An Internet tool to shield Chinese dissidents from their government seems to do just the opposite and also probes in the US, Canada and Taiwan, according to research presented at Black Hat.
UltraSurf software is promoted as a means to proxy Internet traffic so that when it arrives at its destination forensic experts can't figure out where it came from.
But observation of UltraSurf at work reveals that it also automatically attempts to make HTTPS encrypted connections to unrelated servers, said Kyle Williams, security director of XeroBank, an Internet privacy vendor, who has researched the software.
Among the sites it has probed without user intervention is acquisitions.army.mil, he said, a US Army URL that would be sure to attract the attention of the Great Firewall of China, the Internet filtering infrastructure the Chinese government uses to restrict the Internet access of its citizens.
The proxy system that versions of UltraSurf has used included six entry proxies, half in California and half in Taiwan, and six exit proxies, half in the US, two in China and two one in Taiwan, Williams says. A Chinese dissident sending traffic to an entry node in the US or Taiwan and receiving traffic from the US and Taiwan would also flag attention, he said.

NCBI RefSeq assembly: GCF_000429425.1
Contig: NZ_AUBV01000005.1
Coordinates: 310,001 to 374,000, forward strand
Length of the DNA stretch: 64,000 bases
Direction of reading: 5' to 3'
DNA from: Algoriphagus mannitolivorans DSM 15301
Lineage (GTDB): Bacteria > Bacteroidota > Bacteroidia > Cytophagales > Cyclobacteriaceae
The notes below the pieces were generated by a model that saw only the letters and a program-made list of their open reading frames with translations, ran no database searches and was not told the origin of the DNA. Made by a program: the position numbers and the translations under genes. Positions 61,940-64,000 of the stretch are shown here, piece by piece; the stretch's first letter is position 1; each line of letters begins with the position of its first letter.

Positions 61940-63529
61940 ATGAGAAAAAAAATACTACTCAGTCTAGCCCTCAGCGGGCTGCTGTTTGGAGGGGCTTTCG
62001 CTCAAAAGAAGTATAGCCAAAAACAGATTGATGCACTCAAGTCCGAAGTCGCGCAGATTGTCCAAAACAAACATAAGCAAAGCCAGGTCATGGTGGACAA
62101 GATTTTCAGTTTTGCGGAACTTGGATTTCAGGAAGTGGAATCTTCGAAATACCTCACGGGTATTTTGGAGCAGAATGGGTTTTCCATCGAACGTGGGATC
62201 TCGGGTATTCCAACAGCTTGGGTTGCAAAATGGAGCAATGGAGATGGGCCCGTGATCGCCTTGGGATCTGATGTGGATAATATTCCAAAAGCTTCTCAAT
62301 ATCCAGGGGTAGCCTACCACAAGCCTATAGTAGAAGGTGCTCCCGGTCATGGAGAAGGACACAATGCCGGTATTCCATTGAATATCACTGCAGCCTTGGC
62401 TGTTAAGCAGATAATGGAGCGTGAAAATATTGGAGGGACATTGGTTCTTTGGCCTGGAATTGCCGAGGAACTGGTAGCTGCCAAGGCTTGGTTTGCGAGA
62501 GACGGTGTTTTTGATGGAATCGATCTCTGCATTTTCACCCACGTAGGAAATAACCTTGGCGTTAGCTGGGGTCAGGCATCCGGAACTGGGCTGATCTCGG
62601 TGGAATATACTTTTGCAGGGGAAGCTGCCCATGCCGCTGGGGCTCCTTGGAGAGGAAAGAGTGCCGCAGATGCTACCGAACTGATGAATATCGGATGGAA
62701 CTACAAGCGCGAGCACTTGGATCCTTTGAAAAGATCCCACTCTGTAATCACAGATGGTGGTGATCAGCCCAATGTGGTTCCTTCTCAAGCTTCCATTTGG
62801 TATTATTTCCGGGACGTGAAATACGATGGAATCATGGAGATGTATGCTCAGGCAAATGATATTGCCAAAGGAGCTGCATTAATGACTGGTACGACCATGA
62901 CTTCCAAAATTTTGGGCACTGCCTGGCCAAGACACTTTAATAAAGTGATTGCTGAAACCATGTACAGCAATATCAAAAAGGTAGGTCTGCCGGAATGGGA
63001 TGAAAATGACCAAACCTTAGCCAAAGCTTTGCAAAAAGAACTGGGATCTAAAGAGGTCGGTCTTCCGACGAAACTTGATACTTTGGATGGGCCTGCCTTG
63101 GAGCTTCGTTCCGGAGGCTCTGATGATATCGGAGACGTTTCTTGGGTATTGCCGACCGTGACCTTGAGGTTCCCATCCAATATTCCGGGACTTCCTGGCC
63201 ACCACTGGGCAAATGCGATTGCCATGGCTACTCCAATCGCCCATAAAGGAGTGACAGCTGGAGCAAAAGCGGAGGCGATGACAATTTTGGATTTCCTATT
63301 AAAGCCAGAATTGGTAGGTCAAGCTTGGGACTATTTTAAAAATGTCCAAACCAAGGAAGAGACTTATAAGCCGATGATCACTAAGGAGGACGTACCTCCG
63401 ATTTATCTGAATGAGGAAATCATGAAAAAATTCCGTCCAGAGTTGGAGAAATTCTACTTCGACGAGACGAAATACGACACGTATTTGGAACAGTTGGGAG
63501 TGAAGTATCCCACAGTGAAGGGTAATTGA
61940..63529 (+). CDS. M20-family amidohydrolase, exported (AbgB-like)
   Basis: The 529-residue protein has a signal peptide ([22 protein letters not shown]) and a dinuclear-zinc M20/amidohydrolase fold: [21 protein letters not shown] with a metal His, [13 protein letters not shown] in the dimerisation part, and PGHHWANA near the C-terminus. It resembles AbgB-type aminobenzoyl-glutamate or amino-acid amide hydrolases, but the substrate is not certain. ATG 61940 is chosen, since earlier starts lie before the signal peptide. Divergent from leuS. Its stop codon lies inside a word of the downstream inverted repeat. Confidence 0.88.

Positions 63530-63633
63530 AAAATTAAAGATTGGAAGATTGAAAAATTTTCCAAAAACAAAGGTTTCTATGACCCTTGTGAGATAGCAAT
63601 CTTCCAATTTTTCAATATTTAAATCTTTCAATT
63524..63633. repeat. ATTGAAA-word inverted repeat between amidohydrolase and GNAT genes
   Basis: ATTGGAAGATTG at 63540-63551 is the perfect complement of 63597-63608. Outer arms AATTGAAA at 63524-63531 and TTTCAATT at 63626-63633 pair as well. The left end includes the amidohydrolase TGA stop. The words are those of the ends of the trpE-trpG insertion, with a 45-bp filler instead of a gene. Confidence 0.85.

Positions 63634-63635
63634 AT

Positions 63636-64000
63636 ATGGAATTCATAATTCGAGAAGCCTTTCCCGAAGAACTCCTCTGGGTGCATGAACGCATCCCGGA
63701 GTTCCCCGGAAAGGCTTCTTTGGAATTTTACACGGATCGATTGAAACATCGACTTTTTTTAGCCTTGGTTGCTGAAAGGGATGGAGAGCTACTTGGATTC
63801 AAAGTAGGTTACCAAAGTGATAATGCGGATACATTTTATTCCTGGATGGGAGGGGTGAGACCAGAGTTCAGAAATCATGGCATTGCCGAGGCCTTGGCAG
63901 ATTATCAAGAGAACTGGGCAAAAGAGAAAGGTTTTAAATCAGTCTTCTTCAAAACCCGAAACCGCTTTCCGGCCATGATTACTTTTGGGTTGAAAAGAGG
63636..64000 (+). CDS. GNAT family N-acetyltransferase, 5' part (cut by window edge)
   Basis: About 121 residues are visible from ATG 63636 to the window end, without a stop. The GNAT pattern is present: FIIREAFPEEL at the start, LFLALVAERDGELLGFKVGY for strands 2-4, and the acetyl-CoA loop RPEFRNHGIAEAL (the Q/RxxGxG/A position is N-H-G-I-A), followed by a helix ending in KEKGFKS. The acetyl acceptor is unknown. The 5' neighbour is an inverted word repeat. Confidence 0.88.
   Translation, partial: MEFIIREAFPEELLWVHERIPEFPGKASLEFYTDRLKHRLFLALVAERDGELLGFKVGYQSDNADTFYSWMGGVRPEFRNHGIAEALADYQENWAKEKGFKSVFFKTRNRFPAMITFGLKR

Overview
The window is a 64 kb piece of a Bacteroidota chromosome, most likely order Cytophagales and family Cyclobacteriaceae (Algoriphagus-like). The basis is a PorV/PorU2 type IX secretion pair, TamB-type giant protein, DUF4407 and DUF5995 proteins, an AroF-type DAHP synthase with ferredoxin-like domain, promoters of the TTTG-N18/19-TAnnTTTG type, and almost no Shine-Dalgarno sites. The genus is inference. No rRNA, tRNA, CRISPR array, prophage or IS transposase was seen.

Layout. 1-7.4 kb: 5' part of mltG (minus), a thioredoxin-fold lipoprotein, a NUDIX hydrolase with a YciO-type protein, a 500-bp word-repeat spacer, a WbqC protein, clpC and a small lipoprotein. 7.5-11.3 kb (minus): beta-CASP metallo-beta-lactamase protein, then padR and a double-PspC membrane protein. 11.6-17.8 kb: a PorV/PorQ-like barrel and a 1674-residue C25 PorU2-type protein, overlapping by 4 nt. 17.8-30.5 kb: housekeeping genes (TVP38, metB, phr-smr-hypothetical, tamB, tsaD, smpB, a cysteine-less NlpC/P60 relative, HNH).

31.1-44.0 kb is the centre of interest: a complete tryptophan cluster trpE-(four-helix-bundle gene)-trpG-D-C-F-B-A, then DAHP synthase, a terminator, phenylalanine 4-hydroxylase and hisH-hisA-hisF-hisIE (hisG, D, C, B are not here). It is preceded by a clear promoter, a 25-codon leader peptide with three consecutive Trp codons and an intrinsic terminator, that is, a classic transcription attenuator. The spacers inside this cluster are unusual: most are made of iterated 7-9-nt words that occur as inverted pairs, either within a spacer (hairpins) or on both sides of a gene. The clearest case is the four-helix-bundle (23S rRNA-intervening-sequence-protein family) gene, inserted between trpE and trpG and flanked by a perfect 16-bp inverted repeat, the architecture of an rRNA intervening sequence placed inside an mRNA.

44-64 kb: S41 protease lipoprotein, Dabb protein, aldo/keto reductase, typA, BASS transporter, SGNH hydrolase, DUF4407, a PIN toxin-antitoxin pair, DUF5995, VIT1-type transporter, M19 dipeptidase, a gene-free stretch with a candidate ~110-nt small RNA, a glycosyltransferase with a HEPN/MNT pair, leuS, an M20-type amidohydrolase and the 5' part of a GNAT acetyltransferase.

The software used to have a two-hop proxy but that has been downgraded to one hop, he said.
The software is available free from UltraReach, whose website doesn't list an address or management team. It says the company is "dedicated to providing technologies and service for people to exchange information on Internet freely and safely" and was founded "by a group of successful entrepreneurs, renowned scientists and engineers in Silicon Valley."
UltraReach hasn't responded to a request left at its website for an interview about the software.
The software is promoted on the website of Global Internet Freedom Consortium, a group whose website describes its purpose this way: "Our mission is to build a pioneering online platform that breaks down the Great Firewalls blocking the free flow of information penetrating into, moving within, and originating from closed societies (eg China and Iran) via the Internet."
UltraSurf does some other puzzling things. For instance, if one of the HTTPS requests hits an invalid URL, the request is redirected to UltraSurf's page. "How does it know I got an invalid server if the traffic is really end-to-end encrypted?" Williams said.